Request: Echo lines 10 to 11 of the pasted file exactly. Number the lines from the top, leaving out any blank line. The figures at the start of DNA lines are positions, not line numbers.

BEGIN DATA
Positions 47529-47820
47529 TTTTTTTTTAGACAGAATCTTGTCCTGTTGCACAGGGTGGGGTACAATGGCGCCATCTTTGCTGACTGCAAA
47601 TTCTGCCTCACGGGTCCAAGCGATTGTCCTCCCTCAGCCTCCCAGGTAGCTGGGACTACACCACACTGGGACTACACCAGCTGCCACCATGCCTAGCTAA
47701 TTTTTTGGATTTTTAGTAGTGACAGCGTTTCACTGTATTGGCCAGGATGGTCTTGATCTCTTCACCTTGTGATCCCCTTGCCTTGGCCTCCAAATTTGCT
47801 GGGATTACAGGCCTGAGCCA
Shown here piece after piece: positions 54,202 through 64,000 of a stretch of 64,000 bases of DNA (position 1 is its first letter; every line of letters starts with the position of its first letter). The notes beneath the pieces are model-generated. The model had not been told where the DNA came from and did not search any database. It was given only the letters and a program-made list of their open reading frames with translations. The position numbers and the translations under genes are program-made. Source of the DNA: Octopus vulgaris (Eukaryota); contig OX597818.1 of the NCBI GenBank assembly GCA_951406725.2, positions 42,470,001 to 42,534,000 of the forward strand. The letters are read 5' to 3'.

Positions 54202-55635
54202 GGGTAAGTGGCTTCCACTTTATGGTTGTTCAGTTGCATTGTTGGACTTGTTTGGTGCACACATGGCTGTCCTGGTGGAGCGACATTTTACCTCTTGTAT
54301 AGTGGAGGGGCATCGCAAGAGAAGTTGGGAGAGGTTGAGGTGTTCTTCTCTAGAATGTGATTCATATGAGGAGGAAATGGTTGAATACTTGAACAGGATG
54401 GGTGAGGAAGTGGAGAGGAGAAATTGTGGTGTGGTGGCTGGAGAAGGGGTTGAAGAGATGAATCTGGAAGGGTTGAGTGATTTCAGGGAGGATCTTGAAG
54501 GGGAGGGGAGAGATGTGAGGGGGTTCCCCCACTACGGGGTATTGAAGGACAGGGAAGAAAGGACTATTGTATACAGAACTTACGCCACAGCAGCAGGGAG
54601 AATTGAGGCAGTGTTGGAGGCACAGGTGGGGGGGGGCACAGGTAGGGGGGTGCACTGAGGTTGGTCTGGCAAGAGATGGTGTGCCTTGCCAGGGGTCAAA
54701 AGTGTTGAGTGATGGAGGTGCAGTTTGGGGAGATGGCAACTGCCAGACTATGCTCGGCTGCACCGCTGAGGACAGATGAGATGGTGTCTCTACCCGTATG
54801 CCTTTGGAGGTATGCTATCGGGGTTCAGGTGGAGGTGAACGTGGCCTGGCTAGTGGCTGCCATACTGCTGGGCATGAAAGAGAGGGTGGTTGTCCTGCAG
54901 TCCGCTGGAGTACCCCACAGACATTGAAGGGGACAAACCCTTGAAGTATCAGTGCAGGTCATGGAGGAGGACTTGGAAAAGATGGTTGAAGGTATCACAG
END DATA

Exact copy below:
54401 GGTGAGGAAGTGGAGAGGAGAAATTGTGGTGTGGTGGCTGGAGAAGGGGTTGAAGAGATGAATCTGGAAGGGTTGAGTGATTTCAGGGAGGATCTTGAAG
54501 GGGAGGGGAGAGATGTGAGGGGGTTCCCCCACTACGGGGTATTGAAGGACAGGGAAGAAAGGACTATTGTATACAGAACTTACGCCACAGCAGCAGGGAG